One of the principle challenges for managing complex technical architectures is configuration: ensuring component parts are in their appropriate states. In this paper I examine the history and philosophy of the discipline of IT configuration management. Since the 1990s, configuration management grappled with the problem of configuration on a fundamental level, reimagining not just what state things should be in but what kind of relation pertains between a source of truth and a recipient system. The need to address infrastructures at scale led not only to the development of decentralised systems for automated configuration management, but also to creative thinking about the nature of human-machine and machine-machine relations, most notably in the notion of 'smart intentional infrastructures' elaborated in Mark Burgess's Promise Theory. The essay draws on theories of figuration in order to bring the technical philosophy of configuration into dialogue with social science of infrastructures.

Spencer, M. 2022. 'Engines, Puppets, Promises: The Figurations of Configuration Management.' in Lury, C, Viney, W. & Wark, S. Figure: Concept and Method. Singapore: Palgrave Macmillan. pp105-125.


Characterising Assurance: Mistrust and Narrative in Cyber Security

This paper presents an analysis of recent transformations in cyber security assurance, a field of evaluation that aims to establish of whether technical products are secure. Cyber security assurance has a history dating back to the 1970s, but has been subject to regular initiatives of reform. The paper examines current transformations of assurance in the UK context through an analysis of practitioners’ discourse, the stories told and retold about what the problems are that define the field. Such stories that not only describe the problem, but also challenge the capacity of assurance certifications to be interpreted as objective assessments of security.

Mistrust, it is argued, can be understood in terms of the capacities of sceptical narratives to efface the power of certifications to be taken on ‘face value.’ A communication-centred view of mistrust is thus developed that is distinct from the disposition-centred view that is conventional (Carey 2017, Mühlfried 2018, 2019). The paper develops this point through the analysis of a series of narrative excepts from interviews with cyber security practitioners, examining how assurance is characterised in them: the kinds of agents that we find within it and their relations to the production of objective evaluations of security.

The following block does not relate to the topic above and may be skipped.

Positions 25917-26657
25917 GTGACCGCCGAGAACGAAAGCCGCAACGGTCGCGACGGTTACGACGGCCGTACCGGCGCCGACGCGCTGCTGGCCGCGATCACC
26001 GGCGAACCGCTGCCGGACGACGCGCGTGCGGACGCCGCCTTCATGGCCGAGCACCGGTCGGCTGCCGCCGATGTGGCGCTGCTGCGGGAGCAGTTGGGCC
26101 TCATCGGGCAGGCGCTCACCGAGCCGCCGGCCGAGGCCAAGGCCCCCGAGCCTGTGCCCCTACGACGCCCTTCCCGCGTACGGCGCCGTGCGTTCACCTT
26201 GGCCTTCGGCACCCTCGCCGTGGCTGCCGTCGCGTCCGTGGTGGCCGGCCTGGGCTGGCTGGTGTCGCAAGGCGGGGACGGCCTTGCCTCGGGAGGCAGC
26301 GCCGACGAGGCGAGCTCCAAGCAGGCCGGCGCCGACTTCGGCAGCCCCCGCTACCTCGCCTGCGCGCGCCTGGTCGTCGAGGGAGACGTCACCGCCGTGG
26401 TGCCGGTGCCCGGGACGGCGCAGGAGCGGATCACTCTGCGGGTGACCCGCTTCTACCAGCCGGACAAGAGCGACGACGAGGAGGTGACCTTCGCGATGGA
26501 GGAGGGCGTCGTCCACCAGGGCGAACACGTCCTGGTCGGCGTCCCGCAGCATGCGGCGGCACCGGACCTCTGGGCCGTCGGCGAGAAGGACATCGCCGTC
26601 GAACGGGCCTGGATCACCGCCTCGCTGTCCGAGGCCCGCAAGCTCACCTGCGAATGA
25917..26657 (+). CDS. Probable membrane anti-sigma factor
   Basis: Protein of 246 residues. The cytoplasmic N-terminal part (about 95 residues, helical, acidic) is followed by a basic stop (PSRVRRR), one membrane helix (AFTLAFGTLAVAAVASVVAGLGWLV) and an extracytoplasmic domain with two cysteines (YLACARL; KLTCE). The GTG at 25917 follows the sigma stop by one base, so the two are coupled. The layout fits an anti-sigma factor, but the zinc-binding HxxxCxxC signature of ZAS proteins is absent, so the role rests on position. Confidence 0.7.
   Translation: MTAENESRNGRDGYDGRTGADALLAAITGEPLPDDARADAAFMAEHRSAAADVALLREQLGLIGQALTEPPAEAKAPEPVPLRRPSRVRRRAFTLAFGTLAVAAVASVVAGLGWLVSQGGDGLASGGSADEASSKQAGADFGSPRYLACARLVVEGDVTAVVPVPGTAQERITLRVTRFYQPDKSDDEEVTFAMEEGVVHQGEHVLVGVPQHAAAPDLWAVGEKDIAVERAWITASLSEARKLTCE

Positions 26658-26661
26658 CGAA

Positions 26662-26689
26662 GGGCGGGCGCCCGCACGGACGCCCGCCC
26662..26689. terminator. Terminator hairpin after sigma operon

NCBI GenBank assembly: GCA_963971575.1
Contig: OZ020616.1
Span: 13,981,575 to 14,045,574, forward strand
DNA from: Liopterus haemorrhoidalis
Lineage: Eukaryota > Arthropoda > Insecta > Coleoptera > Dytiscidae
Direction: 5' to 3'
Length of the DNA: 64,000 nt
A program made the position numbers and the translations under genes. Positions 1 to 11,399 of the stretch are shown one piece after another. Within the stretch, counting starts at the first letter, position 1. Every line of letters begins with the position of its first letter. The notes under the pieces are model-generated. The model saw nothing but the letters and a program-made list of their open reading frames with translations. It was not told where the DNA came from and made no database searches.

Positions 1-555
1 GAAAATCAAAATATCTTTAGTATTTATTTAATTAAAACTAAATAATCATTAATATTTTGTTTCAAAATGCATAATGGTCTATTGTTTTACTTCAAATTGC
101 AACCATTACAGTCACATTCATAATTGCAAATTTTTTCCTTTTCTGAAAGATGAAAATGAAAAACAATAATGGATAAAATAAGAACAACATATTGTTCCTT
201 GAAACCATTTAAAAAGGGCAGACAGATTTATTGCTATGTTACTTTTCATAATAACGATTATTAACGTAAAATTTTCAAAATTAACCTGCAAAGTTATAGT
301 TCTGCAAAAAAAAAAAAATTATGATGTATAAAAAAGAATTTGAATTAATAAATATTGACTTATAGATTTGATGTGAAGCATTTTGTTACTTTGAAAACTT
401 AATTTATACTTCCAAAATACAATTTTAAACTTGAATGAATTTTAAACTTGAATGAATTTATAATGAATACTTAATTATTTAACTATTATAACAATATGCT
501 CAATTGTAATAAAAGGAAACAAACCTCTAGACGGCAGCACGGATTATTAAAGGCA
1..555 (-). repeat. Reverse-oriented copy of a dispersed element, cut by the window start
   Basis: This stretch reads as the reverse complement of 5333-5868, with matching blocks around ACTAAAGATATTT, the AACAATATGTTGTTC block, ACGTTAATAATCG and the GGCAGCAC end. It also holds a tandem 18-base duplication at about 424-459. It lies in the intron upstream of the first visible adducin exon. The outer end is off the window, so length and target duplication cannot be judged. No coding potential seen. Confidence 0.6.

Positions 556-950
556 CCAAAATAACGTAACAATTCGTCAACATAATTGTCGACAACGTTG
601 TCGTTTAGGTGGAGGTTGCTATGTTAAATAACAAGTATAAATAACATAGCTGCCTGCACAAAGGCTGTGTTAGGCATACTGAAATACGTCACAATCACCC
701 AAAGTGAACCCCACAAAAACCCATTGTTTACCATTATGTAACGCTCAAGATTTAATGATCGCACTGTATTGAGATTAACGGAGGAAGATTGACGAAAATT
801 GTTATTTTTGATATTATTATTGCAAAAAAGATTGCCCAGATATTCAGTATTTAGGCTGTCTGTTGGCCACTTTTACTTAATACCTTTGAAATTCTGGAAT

An analysis of characterisation draws attention to the limitations of the palette of characters featuring in cyber security discourse, something that bolsters notions of a pressing need for experts and a ‘cyber skills gap’. Examining characterisation offers the possibility of drawing out what I call ‘counter-characterisation’, rendering problems in terms of characters that would otherwise be absent, and in closing the paper, I offer a comment on the critical potential of characterising assurance in terms of ‘caring’ characters.

Spencer, M. 2022. 'Characterising Assurance: Scepticism and Mistrust in Cyber Security.' Journal of Cultural Economy

In Fruitless Pursuit of Lemons: A critical perspective on information asymmetry in security economics

(with Madhav Raghavan)

This paper presents a critical perspective on information asymmetry in security economics. We examine what we call the ‘cyber lemons claim’, a commonly made claim that security problems can be understood as resulting from a particular kind of market failure. Drawing on George Akerlof’s well known model, proponents of the cyber lemons claim argue that various technology markets are dominated by insecure products due to the effects of information asymmetry: a ‘market for lemons’ emerging as a result of the difficulties buyers have in judging product quality and the resulting incentives of sellers to misrepresent the quality of their products. Characterising cybersecurity in this way leads to a range of policy recommendations designed to correct the information asymmetry. However, we suggest that the claim is not nearly so well justified as its proponents assume. We examine how authors in security economics justify the claim, and, drawing on the philosophy of economics, we argue that it is, at best, an abductive inference to a possible explanation, and that even this rests upon non-trivial and insufficiently examined assumptions. We conclude that security economics should pay greater attention to the practices of modelling at the heart of the epistemic tradition of microeconomics. A more nuanced understanding of model-based inference would support more carefully justified policy recommendations, and in avoiding blanket explanations, it would help to open up the field of cybersecurity to diverse interdisciplinary perspectives.

Under review